According to a recent report from the Centers for Disease Control, children’s mental health is in crisis. Even before the pandemic disrupted school and family life, data showed that one in five children had a mental health diagnosis — but only 20 percent of those were receiving treatment. More recently,
Between growing up during a global pandemic, lockdown drills at school, and the incessant pull of messaging apps and social media, it’s no wonder our kids’ mental health is suffering. A 2022 survey found that 15 percent of youth ages 12 to 17 reported at least one major depressive episode in the prior year. While nothing can or should replace the skilled care of a mental health professional, the love and companionship of a four-legged friend can be a valuable form of emotional support for your child.
Research shows that spending time with animals can decrease stress and anxiety, boost physical activity and social interaction, and enhance mood and self-esteem. And if that’s not enough, studies have also found that caring for animals can help develop empathy, kindness, and accountability.
Spending time with animals means being in a judgment-free zone where kids can just be themselves, explains Lynn McChesney, the owner of Triple Creek Ranch in Longmont. Horses in particular, can help ground us, teach character building, and are overall “a great mental health booster,” she says. “Moreover, the activities involved in caring for a horse—grooming, hefting buckets and saddles, cleaning stalls—can make for a great body/mind workout for kids.” If you can’t commit to adopting a pet or being around animals on a regular basis, that’s okay. “Believe it or not, one interaction can make a difference,” says McChesney.
If you’re interested in giving your child a chance to spend time with animals on a regular basis this summer, there are several local resources worth exploring. Triple Creek Ranch in Longmont offers summer camp programming that gives campers the chance to not only learn to ride but also to learn skills including responsibility, kindness, and self-discipline, through tasks like horse chores and grooming.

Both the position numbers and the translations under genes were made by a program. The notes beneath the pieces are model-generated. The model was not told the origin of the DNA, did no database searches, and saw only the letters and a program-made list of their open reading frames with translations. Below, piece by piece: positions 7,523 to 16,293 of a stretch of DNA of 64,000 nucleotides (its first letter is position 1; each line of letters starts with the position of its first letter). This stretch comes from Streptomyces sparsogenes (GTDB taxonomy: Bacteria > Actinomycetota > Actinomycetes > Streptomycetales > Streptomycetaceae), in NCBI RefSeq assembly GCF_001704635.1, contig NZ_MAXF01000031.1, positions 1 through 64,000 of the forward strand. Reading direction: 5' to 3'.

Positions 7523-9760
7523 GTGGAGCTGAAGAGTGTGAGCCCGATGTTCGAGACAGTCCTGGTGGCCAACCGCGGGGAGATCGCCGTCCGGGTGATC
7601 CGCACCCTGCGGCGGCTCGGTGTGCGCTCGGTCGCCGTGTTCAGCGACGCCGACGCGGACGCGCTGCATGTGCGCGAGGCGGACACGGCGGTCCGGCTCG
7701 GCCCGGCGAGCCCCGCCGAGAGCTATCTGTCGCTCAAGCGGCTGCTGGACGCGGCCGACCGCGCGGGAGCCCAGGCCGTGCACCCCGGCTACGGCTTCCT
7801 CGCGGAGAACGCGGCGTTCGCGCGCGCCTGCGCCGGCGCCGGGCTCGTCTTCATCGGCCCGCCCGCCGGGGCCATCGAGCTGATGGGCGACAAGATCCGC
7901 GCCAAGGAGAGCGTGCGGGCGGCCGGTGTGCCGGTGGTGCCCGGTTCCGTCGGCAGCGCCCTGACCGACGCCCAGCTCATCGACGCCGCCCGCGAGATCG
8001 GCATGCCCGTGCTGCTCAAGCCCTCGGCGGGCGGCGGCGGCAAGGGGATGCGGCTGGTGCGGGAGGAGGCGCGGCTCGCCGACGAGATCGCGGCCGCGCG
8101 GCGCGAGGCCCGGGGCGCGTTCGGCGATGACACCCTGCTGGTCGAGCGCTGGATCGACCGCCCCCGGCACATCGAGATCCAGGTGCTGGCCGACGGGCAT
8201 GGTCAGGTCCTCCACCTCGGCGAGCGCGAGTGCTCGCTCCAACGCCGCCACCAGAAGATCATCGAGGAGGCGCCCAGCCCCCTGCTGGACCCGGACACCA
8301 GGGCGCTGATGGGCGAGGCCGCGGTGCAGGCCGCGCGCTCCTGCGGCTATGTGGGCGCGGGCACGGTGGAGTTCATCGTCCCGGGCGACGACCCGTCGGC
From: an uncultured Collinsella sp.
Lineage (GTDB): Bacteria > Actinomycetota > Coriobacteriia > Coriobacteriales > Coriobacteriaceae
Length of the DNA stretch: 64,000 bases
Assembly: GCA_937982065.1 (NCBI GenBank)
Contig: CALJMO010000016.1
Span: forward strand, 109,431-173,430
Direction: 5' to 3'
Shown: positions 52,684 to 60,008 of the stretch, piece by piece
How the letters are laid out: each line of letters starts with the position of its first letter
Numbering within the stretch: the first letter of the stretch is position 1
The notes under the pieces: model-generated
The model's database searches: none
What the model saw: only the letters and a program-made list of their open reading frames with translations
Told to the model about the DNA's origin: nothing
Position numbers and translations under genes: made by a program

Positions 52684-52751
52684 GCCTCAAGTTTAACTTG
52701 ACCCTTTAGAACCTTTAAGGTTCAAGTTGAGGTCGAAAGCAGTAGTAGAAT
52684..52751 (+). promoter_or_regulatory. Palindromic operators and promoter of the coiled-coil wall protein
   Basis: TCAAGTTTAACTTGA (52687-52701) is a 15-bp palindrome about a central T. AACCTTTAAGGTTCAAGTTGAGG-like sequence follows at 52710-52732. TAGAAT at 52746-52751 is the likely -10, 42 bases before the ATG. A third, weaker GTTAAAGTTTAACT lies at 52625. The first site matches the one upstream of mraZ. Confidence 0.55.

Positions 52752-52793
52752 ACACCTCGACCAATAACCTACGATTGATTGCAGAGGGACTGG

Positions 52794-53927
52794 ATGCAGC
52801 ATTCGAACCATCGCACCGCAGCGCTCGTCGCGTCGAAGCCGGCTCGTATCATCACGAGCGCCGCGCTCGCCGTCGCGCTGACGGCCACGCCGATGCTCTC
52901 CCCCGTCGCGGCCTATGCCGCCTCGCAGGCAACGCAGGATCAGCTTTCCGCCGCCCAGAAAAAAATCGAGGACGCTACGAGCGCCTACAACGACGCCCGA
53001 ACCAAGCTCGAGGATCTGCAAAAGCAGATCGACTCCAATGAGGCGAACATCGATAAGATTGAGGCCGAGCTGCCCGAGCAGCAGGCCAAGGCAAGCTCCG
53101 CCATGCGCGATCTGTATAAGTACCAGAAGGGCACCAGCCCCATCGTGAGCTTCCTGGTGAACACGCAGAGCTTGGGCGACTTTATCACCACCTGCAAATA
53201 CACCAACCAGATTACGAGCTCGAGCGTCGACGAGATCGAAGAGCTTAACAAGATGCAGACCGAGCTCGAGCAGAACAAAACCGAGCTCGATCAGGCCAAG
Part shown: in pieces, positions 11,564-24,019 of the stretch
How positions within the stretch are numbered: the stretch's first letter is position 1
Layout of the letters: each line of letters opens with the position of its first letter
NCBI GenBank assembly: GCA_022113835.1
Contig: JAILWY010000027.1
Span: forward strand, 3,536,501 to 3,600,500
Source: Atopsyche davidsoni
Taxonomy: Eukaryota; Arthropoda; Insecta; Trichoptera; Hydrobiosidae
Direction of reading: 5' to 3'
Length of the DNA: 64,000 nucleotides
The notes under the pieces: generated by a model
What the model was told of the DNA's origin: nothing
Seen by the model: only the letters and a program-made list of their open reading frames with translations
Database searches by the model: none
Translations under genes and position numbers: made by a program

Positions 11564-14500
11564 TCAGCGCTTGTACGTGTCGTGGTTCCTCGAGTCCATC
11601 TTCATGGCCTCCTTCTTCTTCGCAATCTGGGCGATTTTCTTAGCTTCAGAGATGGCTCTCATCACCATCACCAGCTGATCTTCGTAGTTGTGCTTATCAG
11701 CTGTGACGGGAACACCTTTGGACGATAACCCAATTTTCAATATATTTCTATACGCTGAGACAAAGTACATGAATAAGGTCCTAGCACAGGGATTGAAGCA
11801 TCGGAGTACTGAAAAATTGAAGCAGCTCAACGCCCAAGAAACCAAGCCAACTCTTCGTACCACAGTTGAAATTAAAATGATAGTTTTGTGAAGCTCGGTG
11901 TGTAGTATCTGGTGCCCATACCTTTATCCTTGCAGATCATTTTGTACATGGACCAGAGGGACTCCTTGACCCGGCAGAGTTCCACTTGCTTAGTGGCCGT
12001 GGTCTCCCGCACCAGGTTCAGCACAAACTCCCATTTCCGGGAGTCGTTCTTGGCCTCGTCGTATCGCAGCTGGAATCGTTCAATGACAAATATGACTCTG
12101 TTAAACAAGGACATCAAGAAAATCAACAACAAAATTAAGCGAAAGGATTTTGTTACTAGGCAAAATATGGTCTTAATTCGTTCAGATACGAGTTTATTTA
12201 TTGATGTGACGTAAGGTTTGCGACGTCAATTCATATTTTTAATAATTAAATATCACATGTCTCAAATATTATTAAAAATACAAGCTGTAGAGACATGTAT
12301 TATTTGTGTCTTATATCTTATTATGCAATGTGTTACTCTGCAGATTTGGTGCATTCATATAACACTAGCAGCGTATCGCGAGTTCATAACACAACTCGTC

“Learning to – and enjoying the thrill of – riding a horse is a spectacular way to engage children in the world away from their bedroom or television screen. Plus, being immersed in the great outdoors brings them back to their center,” says McChesney.
For kids who are interested in smaller furry friends, the Longmont Humane Society offers summer camps both in person and online to teach kids ages 7-12 how to safely handle animals, encourage animal-related careers, and show them how to help animals in the community.
For more information about Triple Creek Ranch, including details on both summer camps and lessons, visit triplecreek-ranch.com.
For details on Longmont Humane Society’s children’s programming, visit longmonthumane.org/programs/humane-education.
By Pam Moore, Raised in the Rockies